This is directly indicative of the fact that, contrary to what we would like to believe as Americans, our system in fact is not one of equal opportunity. America should become a land of opportunity- not by reducing social welfare and progressive taxation, but by increasing these things, in order to create an even socioeconomic playing field and thus ensure as equal as possible chances for poor and for rich children.

Sources:

[1] http://www.foxbusiness.com...

[2] http://www.usgovernmentspending.com...

[3] http://en.wikipedia.org...

[4] http://www.bostonfed.org...
Debate Round No. 2
BobTurner

Con

First, Pro has violated the rules by issuing a rebuttal and addressing my sources in his opening argument. Voters, please take this into account.

Now onto my rebuttal:


Many arguments against raising taxes on the wealthy are
based in a fundamental misconception about the current state of taxation. The
current taxation system, although it is intended to be progressive, is actually
regressive, because of how low capital gains and sales/excise taxes are.

Where are your sources for this? You have not provided a link or the specific taxes you're referring to. The 33.6% rate that I cited from the CBO gave a figure of the total tax bill for the top 1 percent of Americans, and it factored in capital gains and such. It did the same for low-income Americans, and nevertheless the system is still highly progressive. That is, as you earn more in income, you pay a higher tax rate. Obviously I will like to see tax cuts, but the current system is very much progressive.


Your eighth source shows this perfectly, actually. It points
out that TEN of the states require those in the bottom 20% to pay 6 times more
than the wealthy. With all due respect, I think this shows you aren’t actually
picking sources carefully/reading them through…

This claim is absolutely ludicrous. This shows that you're not looking through the source correctly. I ask that you quote and cite the piece you're referring to directly.


Rent-seeking is a general term for practices on the part of
the wealthy that channel money from the poor to the rich. This siphoning occurs
most often when regressive taxation runs rampant, as it does now.

Where is your evidence for this second remark? Correlation does not equal causatio, but you haven't even provided that. Cite this. Otherwise, it's baseless.


With such a comparatively
large portion of money coming from the poor, this money gets reinvested into
the economy. How does it get reinvested? It is rarely redistributed back to the
poor. Far more often, massive sums of money are used to bail out wealthy
people.

First of all, the rich pay a lot more in taxes than the poor. I've already pointed this out. Second, we are not discussing bailouts, so you've got off topic on this one. I don't support bailouts.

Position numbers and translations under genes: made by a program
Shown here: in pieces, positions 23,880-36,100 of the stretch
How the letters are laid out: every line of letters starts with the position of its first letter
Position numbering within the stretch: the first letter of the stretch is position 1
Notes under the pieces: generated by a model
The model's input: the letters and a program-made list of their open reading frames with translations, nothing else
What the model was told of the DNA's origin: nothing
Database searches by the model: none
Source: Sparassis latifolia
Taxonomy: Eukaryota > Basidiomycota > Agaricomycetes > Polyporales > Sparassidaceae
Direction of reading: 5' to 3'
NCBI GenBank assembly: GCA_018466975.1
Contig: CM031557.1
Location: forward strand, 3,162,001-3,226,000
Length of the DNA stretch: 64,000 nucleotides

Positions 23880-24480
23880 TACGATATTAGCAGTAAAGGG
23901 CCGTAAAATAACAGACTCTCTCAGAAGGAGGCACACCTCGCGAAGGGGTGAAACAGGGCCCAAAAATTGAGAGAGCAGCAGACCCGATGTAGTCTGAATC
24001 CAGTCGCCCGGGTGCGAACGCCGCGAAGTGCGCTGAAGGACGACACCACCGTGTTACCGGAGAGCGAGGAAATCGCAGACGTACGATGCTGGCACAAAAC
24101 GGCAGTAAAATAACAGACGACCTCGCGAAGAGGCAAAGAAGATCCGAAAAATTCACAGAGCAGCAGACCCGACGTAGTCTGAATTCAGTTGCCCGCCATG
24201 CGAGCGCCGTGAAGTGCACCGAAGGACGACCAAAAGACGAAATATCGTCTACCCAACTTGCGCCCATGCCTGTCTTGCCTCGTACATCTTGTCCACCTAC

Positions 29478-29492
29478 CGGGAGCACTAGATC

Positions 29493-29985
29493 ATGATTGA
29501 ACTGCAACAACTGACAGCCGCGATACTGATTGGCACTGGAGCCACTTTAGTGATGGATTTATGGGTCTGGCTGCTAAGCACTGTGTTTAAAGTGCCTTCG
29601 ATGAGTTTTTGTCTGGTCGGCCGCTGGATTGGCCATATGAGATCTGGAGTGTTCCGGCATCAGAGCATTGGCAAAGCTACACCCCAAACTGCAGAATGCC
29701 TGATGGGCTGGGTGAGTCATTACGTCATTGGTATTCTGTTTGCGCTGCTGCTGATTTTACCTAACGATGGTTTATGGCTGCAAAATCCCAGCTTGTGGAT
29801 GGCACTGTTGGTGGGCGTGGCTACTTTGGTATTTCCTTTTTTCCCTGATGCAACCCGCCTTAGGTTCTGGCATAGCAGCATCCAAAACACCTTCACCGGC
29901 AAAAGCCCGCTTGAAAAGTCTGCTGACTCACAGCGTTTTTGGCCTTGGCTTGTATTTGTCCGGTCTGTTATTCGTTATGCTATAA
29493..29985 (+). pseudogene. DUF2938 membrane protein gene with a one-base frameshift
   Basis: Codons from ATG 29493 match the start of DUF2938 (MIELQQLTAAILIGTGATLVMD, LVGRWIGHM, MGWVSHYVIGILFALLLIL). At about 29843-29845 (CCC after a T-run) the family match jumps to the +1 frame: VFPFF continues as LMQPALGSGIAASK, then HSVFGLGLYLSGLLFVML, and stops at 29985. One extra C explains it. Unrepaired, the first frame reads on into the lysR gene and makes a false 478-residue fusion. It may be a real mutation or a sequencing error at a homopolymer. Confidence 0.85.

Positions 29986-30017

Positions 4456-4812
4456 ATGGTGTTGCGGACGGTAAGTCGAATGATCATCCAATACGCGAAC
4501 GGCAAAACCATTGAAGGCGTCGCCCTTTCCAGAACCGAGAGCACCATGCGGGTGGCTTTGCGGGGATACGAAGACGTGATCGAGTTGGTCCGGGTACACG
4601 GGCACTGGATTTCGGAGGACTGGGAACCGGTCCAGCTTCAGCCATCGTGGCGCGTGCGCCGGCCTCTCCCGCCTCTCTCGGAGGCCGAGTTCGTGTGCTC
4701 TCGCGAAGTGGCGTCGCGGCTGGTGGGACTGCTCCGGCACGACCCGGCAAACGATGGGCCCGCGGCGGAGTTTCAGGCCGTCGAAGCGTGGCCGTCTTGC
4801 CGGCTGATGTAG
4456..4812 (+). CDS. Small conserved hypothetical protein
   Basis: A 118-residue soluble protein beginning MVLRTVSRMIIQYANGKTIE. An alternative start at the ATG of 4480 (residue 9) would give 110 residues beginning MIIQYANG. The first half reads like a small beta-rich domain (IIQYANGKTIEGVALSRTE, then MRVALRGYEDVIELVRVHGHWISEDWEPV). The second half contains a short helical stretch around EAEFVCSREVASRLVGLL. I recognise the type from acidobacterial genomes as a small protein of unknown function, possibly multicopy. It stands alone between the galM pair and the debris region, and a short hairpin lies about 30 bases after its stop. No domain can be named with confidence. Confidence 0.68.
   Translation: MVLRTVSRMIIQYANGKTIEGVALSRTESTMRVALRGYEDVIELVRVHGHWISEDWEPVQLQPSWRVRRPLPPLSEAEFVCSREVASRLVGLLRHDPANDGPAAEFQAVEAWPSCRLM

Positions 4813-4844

During the 2008 economic downturn, predatory bankers, or
generally those in the financial sector, were bailed out massively by the
government. For example, Citigroup was given 476.2 billion dollars [1]. In
stark contrast, the government only spends 550-600 billion dollars a year on
average [2], far far less than the money spent on all of the bank bailouts when
you add them together. When so much of the government’s money comes from the
poor, since our current system is regressive, and this money gets redistributed
back to the wealthy bankers, money is siphoned to the top and the market is distorted

Same as above. This has absolutely nothing to do with taxation.


The economy does well when people spend and reinvest in the
economy.

Absolutely, which is why even John Maynard Keynes would advocate counter-cyclical tax cuts. Raising taxes amid a recession, as even Barack Obama acknowledges, is antithetical to growth. It destroys jobs and removes incentives for investment.

With the combination of the aforementioned regressive taxation and its
not being redistributed back to the poor, the poor are unjustly dealt with and
our economy suffers. Bailing out bankers to combat economic crises may be
necessary, but it has to be countered by far greater taxes on the wealthy in
times of economic stability.

You keep mentioning regressive taxation but you've been proven wrong. Also you keep mentioning bailouts. Please at least try to stay on topic.

Sub Point 1: Inequality of income hurts spending and leads
to depressions and recessions. Conversely, periods of relative equality have
experienced rapid growth.

Correlation does not mean causation. Prove that inequality hurts spending and leads to depressions. Even Paul Krugman disiagrees with you.

Economic growth is only 2.8% in the last 30 years as opposed to 3.6% growth in the preceding 30 years. This corresponds with the post-1980 skyrocketing inequality, AKA the "Great Divergence" [3].

Your source for this in Wikipedia. Also, you're forgetting that in the 1950s, the US wasn't competing globally. Now it has the highest corporate tax rate in the world.

Greater taxation on the super-wealthy will cut
the deficit.

No evidence. In fact it would destroy jobs and increase the deficit.